"The threat is growing as the measures taken, particularly in Indonesia and Egypt, are ineffective and the virus is constantly present in wild birds and circulates in domestic birds...that leads to the development of the virus," said Nikolai Vlasov, the head of Russia's agricultural watchdog, Rosselkhoznadzor.
The official however stressed that "Russia has no reason to panic," adding that the country has taken all the necessary measures needed to cope with bird flu.
Although no cases of human-to-human transmission of H5N1 have been reported, scientists fear the virus could mutate into a strain that could pass easily between people, causing a global pandemic.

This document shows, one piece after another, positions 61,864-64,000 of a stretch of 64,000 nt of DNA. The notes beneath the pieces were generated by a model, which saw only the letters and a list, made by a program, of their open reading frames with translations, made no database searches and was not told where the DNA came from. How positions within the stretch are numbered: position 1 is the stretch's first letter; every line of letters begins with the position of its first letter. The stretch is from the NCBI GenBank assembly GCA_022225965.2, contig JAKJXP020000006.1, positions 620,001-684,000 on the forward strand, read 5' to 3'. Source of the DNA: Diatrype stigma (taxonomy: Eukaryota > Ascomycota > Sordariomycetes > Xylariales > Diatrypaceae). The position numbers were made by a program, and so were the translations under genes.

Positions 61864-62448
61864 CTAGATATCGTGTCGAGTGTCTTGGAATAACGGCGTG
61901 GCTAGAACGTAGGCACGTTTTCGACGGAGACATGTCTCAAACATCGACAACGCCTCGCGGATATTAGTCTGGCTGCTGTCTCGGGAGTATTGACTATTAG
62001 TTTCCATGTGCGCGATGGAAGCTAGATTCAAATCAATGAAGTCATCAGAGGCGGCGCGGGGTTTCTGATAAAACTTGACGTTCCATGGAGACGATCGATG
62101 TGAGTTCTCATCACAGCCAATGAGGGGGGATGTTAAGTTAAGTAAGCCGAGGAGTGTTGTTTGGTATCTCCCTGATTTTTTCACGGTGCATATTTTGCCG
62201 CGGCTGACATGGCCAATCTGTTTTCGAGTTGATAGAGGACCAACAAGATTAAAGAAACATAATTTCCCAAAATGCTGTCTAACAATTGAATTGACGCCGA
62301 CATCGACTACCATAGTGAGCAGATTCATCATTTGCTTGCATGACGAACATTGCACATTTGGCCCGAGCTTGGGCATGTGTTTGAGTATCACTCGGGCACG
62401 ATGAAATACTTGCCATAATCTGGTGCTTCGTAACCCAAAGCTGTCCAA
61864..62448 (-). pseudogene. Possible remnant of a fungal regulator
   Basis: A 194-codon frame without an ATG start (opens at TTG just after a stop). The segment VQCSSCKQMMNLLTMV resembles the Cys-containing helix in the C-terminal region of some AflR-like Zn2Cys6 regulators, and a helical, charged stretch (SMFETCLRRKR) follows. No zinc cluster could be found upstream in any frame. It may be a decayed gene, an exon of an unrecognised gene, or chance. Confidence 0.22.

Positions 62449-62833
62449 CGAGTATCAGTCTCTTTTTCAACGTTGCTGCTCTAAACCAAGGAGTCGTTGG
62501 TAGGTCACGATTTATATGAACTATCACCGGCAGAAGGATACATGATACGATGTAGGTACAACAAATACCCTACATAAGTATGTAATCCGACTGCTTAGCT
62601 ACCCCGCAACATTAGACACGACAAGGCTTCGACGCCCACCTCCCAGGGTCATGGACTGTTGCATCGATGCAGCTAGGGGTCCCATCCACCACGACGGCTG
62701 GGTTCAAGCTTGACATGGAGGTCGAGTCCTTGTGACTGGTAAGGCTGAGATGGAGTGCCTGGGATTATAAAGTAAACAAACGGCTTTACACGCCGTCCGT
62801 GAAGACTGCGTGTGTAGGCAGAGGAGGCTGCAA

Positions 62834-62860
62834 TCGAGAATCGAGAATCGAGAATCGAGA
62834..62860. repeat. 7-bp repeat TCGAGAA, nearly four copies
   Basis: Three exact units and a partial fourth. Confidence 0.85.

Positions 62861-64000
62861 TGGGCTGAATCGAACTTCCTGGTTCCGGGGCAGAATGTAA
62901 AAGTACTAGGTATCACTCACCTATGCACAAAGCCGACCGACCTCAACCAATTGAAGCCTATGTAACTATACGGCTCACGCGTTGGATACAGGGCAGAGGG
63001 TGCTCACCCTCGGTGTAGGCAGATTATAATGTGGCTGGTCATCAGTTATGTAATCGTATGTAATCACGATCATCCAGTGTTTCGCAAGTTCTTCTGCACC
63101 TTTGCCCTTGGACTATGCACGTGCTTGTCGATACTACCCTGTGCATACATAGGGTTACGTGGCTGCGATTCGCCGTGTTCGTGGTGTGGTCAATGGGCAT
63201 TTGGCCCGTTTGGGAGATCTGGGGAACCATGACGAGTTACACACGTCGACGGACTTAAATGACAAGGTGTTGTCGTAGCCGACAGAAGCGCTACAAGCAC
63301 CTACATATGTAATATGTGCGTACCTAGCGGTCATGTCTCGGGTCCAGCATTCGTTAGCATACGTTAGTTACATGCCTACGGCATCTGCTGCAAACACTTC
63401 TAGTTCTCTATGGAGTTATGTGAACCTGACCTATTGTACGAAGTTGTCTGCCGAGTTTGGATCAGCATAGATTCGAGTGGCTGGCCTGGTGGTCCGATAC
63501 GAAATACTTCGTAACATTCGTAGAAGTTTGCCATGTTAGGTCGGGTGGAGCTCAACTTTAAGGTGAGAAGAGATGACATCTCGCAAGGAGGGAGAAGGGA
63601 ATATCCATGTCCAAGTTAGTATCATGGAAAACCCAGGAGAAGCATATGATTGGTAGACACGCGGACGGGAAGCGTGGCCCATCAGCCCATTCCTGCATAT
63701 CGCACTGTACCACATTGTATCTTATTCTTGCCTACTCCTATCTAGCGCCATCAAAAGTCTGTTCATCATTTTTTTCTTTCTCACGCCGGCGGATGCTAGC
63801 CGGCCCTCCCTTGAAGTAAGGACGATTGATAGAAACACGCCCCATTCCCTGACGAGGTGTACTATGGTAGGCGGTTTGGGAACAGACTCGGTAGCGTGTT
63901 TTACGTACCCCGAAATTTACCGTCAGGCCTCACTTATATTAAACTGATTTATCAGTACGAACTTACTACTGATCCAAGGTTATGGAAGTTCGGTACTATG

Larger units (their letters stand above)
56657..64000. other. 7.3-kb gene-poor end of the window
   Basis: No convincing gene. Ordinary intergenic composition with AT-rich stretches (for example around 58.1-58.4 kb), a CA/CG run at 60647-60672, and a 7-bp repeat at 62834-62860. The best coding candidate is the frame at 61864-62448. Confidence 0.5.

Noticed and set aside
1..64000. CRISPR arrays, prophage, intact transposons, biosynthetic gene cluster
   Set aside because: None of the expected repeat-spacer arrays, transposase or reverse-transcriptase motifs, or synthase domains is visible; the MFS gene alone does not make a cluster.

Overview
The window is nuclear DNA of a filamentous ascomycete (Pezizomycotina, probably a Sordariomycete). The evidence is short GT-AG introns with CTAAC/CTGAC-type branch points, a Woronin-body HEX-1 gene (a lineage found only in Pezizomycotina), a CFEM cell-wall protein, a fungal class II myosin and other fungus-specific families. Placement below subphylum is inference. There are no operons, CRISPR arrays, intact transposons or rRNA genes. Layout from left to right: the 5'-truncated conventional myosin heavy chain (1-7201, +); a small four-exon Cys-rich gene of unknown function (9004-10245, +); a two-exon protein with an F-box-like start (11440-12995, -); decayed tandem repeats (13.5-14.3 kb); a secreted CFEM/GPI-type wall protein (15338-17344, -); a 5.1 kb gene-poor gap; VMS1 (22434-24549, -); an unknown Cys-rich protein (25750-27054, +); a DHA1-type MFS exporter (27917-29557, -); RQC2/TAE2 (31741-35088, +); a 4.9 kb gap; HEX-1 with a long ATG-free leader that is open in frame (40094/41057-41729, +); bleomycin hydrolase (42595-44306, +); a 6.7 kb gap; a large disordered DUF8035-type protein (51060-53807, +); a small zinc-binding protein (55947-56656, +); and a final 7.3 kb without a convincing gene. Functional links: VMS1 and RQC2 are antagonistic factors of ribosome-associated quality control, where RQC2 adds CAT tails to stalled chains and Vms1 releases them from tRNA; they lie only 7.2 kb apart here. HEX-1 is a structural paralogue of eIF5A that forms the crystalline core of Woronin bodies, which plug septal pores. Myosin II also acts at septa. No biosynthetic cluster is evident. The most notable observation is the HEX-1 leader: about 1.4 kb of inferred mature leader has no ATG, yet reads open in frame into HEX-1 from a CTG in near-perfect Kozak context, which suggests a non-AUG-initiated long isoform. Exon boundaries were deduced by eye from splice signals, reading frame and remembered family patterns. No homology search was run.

On a more pessimistic note, the health official said that if a human strain of bird flu emerged in Indonesia, then Russia would have "months to respond."
"If [the mutant virus] surfaces in Russia we will only have a matter of days," Vlasov said.
According to the World Health Organization, avian influenza has so far killed 230 people out of 364 confirmed cases worldwide.